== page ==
Africa has recorded the lowest number of coronavirus cases and deaths since the pandemic began, marking the longest decline yet seen in the disease, the World Health Organisation (WHO) said.
COVID-19 infections due to the omicron surge had “tanked” from a peak of more than 308,000 weekly cases to fewer than 20,000 last week. Cases and deaths fell by 29% and 37% respectively in the last week; deaths decreased to 239 from the previous week, the U.N. health agency said in a statement on Thursday.
“This low level of infection has not been seen since April 2020 in the early stages of the pandemic in Africa,” WHO said, noting that no country in the region is currently seeing an increase of COVID-19 cases.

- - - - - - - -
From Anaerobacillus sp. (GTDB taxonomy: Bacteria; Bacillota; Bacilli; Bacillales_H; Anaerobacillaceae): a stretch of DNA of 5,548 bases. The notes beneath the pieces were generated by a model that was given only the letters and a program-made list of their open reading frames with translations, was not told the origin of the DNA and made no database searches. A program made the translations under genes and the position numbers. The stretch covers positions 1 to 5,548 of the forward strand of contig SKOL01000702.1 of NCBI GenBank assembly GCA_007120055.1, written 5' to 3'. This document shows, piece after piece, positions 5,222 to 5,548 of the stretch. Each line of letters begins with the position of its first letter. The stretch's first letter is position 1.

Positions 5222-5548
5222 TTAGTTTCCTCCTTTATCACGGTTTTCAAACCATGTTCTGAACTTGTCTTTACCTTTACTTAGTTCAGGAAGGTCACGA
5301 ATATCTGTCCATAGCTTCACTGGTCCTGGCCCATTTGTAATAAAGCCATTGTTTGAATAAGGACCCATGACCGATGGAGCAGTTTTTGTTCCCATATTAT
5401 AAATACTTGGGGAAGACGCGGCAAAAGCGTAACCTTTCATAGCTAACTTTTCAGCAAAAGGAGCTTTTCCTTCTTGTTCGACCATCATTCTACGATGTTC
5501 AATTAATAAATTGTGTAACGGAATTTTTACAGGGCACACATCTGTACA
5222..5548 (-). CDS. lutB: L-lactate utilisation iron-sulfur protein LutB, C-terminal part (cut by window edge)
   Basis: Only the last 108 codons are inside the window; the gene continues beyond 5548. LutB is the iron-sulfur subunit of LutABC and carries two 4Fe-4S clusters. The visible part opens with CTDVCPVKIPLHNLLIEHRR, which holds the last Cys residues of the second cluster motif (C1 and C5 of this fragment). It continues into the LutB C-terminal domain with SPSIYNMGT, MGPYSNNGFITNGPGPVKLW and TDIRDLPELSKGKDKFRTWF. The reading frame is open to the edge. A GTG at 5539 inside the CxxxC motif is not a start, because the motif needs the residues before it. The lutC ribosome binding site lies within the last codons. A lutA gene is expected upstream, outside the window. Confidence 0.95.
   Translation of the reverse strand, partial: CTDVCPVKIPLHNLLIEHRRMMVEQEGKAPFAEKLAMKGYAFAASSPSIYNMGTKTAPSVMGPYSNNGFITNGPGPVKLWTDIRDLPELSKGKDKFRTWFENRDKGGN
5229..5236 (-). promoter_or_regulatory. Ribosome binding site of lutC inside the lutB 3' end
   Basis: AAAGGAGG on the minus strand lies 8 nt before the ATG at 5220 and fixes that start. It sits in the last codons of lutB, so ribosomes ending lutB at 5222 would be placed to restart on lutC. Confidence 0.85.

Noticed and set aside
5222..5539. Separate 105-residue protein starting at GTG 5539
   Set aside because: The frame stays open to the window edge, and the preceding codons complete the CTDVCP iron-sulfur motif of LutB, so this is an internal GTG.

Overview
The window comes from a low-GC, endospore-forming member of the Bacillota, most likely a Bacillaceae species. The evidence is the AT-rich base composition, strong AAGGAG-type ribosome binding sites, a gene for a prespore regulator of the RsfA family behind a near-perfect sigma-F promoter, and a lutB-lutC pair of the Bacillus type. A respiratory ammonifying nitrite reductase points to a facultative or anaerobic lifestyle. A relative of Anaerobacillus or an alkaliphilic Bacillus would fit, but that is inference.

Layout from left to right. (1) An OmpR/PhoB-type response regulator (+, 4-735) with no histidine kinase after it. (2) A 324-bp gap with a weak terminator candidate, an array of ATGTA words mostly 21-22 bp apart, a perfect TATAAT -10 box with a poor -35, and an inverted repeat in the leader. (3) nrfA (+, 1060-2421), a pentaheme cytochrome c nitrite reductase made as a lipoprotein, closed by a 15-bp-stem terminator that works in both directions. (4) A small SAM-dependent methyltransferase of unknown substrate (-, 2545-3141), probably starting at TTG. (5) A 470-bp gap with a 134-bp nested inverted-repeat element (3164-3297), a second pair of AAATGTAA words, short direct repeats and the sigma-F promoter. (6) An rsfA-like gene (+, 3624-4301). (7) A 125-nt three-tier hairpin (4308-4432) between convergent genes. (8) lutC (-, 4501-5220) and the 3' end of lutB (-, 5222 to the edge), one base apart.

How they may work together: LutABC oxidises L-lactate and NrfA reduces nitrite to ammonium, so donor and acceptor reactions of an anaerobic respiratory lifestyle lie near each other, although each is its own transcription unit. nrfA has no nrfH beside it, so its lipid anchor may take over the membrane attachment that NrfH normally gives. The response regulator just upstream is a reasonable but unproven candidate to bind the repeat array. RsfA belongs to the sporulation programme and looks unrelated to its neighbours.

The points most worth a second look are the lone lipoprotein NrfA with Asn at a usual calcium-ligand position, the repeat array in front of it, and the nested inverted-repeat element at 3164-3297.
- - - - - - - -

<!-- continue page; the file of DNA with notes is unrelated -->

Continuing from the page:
“There is a high risk of another wave of new infections”, the agency warned as winter is approaching for Southern Hemisphere countries.
“With the virus still circulating, the risk of new and potentially more deadly variants emerging remains, and the pandemic control measures are pivotal to effective response to a surge in infections,” said Dr. Matshidiso Moeti, WHO’s Africa director.
Africa was among the least affected by the pandemic despite repeated warnings from WHO director-general Tedros Adhanom Ghebreysus that the virus would devastate the continent.
Scientists have speculated that Africa’s young population, the lower incidence of chronic diseases and warmer climate, may have helped it avoid a bigger wave of disease.